But manufacturers should continue to assess redeployment possibilities or possible staff reductions as customer demand adjusts and investigate outsourcing some corporate functions to reduce costs.
Solidify capital and funding resources.
COVID-19 has changed the financial landscape around the world. Investors and venture capitalists don’t like uncertainty — but uncertainty is a hallmark of the times.
Some manufacturers are thriving as consumer demand has peaked in such disparate consumer products as electronics, puzzles, yeast and hair color, for example. But given the volatility of the marketplace — even in seemingly pandemic-proof sectors — manufacturers are digging into their numbers, looking closely at all aspects of operations, trying to pare expenses and focus resources where they are most needed.
No one likes surprises. Frequent and full communication goes a long way with financial stakeholders. Providing lenders and investors with insights regarding liquidity, capital needs and performance forecasts can help to mitigate their concerns. If you are seeking additional funds, be prepared to talk about your recovery in very specific terms.
This type of transparency can prompt valuable conversations with your trusted financial advisors, who are plugged into other companies and how they’re managing and adjusting. Ask for input regarding best practices and innovations your stakeholders are seeing elsewhere.
Consider new opportunities.
As always, where there’s a challenge, there’s an opportunity — or many opportunities. As a result of the pandemic, a focus on contingencies and disaster planning are now seen as opportunities instead of business as usual.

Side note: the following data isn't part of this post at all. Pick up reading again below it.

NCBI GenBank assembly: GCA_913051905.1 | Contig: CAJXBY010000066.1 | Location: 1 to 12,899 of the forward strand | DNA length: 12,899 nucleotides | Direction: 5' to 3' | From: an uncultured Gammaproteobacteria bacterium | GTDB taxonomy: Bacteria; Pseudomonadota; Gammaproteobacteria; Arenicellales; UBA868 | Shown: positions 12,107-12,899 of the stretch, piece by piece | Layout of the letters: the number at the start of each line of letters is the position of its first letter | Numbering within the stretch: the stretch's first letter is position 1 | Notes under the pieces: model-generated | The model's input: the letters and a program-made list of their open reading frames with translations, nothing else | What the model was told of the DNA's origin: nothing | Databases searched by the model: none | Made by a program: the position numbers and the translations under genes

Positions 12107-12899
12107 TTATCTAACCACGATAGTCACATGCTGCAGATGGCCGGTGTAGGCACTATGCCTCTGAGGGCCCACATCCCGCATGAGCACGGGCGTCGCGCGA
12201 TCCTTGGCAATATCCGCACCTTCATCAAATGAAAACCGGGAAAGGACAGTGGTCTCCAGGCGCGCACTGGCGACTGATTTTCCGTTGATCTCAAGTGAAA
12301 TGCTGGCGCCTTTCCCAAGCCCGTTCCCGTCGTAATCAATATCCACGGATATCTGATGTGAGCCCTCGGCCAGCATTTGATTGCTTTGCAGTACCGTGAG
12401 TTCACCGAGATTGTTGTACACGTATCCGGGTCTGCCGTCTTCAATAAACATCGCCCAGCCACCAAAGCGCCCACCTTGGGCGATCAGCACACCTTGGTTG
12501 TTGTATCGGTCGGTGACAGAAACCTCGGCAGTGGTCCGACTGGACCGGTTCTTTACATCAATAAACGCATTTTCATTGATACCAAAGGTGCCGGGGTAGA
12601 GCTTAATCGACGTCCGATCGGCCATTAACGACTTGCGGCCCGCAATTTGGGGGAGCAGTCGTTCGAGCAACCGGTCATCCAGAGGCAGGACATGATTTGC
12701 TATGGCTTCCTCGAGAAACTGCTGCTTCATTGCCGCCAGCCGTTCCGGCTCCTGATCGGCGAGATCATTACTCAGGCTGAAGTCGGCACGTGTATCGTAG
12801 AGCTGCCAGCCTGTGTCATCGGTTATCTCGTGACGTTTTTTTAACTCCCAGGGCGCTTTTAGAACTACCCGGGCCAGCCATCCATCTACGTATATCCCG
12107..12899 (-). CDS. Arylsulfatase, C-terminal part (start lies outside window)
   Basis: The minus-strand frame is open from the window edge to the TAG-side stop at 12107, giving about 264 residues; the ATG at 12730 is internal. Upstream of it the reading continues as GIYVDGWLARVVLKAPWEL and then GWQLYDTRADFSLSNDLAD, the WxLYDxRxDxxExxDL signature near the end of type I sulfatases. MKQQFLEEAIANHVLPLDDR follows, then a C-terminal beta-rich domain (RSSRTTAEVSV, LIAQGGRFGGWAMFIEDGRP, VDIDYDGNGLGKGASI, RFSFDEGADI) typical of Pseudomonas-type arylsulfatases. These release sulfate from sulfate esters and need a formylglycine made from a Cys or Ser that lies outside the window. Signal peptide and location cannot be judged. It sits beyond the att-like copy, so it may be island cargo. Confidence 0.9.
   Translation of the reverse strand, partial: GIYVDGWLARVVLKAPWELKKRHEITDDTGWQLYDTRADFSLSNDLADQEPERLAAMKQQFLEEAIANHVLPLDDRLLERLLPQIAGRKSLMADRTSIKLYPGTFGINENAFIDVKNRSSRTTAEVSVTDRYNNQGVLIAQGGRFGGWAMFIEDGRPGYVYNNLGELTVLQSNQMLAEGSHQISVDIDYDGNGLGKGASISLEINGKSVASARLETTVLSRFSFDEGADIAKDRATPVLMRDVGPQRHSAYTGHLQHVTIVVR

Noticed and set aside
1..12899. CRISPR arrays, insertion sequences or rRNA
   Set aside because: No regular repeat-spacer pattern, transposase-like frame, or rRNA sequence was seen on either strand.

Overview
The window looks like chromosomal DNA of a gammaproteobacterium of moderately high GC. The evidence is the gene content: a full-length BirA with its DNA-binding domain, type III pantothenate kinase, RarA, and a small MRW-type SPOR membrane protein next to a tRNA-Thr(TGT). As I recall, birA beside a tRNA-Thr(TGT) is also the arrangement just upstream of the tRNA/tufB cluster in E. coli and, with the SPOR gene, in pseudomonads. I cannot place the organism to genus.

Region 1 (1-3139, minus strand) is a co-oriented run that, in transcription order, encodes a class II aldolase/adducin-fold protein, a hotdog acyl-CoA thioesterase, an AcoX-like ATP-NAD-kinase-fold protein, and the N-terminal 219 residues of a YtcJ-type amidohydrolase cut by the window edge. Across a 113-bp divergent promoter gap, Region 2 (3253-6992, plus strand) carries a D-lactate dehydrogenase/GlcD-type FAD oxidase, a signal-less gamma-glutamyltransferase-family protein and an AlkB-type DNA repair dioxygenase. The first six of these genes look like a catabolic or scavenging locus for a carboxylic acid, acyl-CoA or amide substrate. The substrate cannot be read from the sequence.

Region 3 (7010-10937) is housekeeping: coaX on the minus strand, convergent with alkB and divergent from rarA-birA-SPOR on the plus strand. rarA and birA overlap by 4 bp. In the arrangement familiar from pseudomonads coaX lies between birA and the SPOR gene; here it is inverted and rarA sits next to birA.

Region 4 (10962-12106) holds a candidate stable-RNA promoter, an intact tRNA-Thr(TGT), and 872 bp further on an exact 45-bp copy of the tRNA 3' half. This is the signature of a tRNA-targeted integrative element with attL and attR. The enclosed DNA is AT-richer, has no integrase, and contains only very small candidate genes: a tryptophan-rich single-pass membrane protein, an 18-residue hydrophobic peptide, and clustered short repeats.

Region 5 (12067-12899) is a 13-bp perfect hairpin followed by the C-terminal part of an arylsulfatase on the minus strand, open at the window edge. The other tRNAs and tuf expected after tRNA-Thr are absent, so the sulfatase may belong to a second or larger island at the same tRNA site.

While few companies would have predicted the extreme nature of the COVID-19 pandemic, those with updated, precise and well-conceived disaster plans were able to adjust more quickly than those who had given little thought to mitigation efforts.
What would you have done differently? How would you have prepared?
Innovation is another opportunity that has arisen during the pandemic. Innovation has always been integral to manufacturers’ success. Forbes predicts that “we’re going to see many years’ worth of innovation in the next 18 months. Many of these solutions will bring greater efficiency, lower costs and less waste, allowing them to outlast the pandemic and pay for themselves quickly.”5
Minimizing the effect of the pandemic will not be enough — it is not a long-term strategy. What’s required is a focus on changing business processes with a goal of thriving.6
What does your customer base need now? What will they need next year and the next year? Can you pivot to provide different products or materials? Can you optimize your distribution strategy or network?
Adapt to change and increase resilience.
The pandemic has upended a normally slow, steady and conservative approach to change. As manufacturing companies think about managing forward, accelerated change and resilience figure prominently. For instance, a McKinsey survey of Asian manufacturing and supply chain professionals found that 93% plan to focus on resilience of their supply chain.7
There was good news in June: New orders for key U.S.-made capital goods increased by the most in almost two years, and shipments accelerated. Let’s hope this is a sign of more good things to come.
The problems of COVID-19 will not disappear overnight, but nimble manufacturers will survive and learn to thrive.
Contact a Synovus Commercial Banker for more details.